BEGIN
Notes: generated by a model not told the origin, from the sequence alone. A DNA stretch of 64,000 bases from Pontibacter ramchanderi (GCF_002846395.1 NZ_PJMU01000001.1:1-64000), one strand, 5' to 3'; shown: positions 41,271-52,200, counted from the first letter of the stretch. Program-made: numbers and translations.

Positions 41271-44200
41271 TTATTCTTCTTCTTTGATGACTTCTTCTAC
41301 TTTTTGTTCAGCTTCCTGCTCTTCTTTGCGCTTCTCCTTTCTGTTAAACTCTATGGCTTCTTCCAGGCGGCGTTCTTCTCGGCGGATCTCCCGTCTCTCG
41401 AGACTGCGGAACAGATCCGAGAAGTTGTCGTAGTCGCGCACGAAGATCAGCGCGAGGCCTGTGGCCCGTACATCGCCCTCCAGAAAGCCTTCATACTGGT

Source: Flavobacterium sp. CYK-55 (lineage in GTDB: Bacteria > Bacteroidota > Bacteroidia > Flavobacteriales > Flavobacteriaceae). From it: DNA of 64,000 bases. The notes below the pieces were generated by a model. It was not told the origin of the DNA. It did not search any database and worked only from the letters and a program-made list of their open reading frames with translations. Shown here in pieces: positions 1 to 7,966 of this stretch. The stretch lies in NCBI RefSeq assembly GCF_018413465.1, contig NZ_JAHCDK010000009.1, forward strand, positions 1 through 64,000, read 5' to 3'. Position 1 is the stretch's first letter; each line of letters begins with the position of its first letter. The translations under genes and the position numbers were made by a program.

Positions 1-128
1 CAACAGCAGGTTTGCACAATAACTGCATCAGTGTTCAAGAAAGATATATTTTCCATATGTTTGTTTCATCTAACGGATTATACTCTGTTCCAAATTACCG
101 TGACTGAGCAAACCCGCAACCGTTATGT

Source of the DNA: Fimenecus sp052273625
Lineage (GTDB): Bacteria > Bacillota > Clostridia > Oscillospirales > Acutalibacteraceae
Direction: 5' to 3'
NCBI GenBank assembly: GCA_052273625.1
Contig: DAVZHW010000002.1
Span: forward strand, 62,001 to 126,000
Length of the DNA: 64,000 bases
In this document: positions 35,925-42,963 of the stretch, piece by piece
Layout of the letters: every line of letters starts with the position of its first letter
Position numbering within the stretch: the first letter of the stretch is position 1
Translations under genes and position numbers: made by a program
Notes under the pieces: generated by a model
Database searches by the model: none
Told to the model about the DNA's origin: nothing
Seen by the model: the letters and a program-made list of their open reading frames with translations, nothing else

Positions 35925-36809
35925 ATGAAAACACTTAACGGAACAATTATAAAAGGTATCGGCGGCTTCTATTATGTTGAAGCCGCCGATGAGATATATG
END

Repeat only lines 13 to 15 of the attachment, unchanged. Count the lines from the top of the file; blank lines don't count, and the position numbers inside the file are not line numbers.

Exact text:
NCBI GenBank assembly: GCA_052273625.1
Contig: DAVZHW010000002.1
Span: forward strand, 62,001 to 126,000